Uncanny Avengers is a follow up of sorts to the events of Avengers vs. X-Men, with a new subgroup of Avengers being assembled for two reasons: to protect the world from super human threats and to publicly show that mutants are a positive force on the world. What this new team–and it’s new leader Havok–get to tackle in their first mission is the Red Skull.
Although technically a clone of the original, the Red Skull has a diabolical plan of his own that harkens back to his Nazi origins. Skull has exhumed the body of Professor Xavier in order to graft the dead mutant’s brain to his own, thus giving him strong telepathic powers. He uses this newly found skill to control the minds of average New Yorkers into murdering mutants. Clearly writer Rick Remender doesn’t care about the laws of science.
But what hakes this work is how the team itself interacts with each other. Havok may be the leader of the group, but Captain America is having a somewhat hard time adjusting to the fact that he’s not in charge. There’s also a lot of tension between Rogue and Scarlet Witch as well. Ultimately, the Avengers are able to stop the Red Skull. As this is going on, there is the birth of twins that seems somewhat important. Thanks to Wikipedia, it turns out that those are the evil future Archangel-as-Apocalypse’s children.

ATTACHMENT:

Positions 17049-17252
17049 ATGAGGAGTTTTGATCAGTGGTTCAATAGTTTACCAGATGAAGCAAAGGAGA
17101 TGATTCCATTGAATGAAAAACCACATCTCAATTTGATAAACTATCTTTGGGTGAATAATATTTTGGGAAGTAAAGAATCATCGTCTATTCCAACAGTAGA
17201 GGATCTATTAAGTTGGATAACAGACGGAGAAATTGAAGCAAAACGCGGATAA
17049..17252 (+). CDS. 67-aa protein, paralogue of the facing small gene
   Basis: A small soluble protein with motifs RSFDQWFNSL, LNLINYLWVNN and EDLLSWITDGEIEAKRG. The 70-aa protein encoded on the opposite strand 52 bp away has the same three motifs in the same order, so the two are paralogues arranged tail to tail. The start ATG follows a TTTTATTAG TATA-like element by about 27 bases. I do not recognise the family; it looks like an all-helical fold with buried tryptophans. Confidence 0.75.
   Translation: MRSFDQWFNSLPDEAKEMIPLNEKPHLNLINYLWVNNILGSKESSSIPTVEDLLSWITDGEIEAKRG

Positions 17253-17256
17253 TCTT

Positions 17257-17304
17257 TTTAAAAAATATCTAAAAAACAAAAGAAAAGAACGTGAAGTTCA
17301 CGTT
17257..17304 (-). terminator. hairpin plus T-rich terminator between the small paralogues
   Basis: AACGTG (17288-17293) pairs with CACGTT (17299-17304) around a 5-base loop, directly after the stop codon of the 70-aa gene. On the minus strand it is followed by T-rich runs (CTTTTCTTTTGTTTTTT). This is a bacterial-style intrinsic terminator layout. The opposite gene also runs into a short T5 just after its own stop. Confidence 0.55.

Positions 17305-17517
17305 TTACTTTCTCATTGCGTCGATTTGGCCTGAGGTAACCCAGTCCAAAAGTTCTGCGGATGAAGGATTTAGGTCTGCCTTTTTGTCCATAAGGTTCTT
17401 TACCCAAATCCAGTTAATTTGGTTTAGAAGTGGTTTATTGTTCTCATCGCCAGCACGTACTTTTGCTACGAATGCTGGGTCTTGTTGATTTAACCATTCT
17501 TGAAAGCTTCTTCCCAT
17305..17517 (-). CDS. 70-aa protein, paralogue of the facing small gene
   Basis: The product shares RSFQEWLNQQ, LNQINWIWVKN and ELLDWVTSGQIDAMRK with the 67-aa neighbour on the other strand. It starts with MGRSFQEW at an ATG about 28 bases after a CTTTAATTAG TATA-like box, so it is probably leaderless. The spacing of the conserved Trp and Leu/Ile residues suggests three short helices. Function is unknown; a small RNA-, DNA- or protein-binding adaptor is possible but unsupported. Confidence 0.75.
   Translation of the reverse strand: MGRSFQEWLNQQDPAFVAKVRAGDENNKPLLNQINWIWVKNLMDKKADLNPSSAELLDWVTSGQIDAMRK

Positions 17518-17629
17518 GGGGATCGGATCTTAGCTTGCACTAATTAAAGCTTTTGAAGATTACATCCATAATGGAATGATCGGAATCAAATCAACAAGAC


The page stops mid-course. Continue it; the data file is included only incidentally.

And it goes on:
We also get a feel good moment with Havok during a press conference, as he pretty much says that he’d rather be called a human than a mutant. This feeling is shortlived, as an attacking Grim Reaper is killed accidentally by Rogue. So what was arranged to be a huge moment in the coexistence between man and mutant alike turns out to be the broadcast of a mutant killing someone (although a villain) to every television viewer in the world. That has got to hurt their Q rating.